Also remember many places in these areas still practiced the feudal system and if there was an outbreak of plague, you couldn’t just get up and move away. You were forced to stay. Even if you were well. This another reason is why so many people needlessly died from it.
You know what spared Africa from it the worst of it? Oh yes, Africa was also affected by the Black Death too, there is no denying that. But, the reason why they were spared fact that there were little trade routes and that the civilizations in the Sahara and in below it there were far from each other. How can the Black Death get to your little village or town if you lived far away from the larger cities? That is why North Africa was hit hard by it but not the other parts of Africa. If people had the plague and tried to cross the Sahara to one the cities there, they would have died from the plague before reaching them and thus keeping those cities and villages safe. If the plague ever did hit your village in Africa, you were so isolated that the plague would have made its run through the village and only that village.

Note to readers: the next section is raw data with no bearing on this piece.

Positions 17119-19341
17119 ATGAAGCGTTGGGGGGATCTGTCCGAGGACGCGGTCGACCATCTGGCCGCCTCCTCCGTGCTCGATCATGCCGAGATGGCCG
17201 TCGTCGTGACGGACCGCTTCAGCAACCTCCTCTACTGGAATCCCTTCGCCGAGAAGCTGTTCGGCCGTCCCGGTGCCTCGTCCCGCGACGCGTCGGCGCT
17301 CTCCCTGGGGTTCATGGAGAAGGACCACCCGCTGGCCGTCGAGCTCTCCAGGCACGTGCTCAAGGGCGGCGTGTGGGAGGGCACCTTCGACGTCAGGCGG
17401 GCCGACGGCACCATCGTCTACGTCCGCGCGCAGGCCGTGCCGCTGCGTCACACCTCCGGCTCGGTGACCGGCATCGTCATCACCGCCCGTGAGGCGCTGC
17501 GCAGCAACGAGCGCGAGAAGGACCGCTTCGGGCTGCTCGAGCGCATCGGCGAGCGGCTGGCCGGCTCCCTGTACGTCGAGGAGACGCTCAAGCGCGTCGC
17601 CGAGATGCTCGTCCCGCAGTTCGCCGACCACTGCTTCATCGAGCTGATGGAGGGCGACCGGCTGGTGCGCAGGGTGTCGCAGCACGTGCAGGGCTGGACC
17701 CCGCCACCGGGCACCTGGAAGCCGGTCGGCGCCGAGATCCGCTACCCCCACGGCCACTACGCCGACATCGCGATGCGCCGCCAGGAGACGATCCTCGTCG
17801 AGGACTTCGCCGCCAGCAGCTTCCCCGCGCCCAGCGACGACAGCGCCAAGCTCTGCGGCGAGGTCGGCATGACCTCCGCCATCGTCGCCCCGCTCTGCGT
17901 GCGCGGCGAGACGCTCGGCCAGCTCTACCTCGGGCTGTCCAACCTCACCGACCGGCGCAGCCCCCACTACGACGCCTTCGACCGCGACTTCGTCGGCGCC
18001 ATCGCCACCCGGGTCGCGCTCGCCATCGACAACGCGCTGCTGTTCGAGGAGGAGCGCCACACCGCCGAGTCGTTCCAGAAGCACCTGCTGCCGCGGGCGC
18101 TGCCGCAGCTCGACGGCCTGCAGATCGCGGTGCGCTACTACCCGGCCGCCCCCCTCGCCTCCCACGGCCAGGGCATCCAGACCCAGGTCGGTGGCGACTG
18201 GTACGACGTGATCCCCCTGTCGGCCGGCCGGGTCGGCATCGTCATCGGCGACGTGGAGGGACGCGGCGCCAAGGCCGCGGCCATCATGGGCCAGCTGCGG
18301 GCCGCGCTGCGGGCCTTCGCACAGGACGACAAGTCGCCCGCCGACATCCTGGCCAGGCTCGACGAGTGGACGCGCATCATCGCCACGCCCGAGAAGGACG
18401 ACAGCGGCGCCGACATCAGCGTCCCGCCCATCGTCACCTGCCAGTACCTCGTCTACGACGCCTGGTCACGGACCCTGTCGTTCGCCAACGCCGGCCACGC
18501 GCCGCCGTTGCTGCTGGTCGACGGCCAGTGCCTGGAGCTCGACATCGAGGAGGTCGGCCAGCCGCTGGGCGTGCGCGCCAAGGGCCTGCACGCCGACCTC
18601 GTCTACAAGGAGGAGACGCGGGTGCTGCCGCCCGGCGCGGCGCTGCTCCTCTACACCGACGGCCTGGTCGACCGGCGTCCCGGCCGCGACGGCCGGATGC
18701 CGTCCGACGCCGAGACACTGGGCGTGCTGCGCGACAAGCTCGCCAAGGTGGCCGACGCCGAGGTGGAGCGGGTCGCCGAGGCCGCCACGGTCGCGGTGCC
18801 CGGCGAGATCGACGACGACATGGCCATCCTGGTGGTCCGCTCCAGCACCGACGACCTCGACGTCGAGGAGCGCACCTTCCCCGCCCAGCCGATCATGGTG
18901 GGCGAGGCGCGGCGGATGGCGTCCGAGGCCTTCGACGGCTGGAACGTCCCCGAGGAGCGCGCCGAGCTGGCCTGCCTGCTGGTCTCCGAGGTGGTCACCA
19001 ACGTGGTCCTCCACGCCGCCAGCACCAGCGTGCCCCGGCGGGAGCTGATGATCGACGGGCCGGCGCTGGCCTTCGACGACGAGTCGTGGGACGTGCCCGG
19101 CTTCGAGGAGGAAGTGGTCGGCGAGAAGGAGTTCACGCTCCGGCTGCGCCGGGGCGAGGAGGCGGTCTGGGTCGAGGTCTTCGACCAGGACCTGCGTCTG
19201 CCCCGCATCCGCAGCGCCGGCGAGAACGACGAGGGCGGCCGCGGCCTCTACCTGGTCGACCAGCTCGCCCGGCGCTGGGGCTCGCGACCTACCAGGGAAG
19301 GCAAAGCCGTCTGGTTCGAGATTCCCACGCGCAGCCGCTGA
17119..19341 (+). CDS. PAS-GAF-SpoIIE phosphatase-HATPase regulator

All of the baths in the world would have not have saved you from the Black Death. Being clean wasn’t just going to save you. On that note, people in the Middle Ages did take baths. There were public bath houses or you just bathed in your own home. The whole thing about not taking baths or just washing places that people would see, like your face, arms, legs, neck, back and chest was something that sprung up around 1500 and didn’t end until the late 18th century. It was a fashion fad/high society fad since linen was coming into use now for clothing and the whole notion that your clothes had to be clean and had to be of high quality and not your body. Also the church had something against being nude, even if it was for bathing. And even then, it was something not everyone did. People still took baths. You are mixing up medieval times with the beginning of the modern era/The Renaissance era. The Middle Ages wasn’t “The Dung Ages” like everyone thinks it was.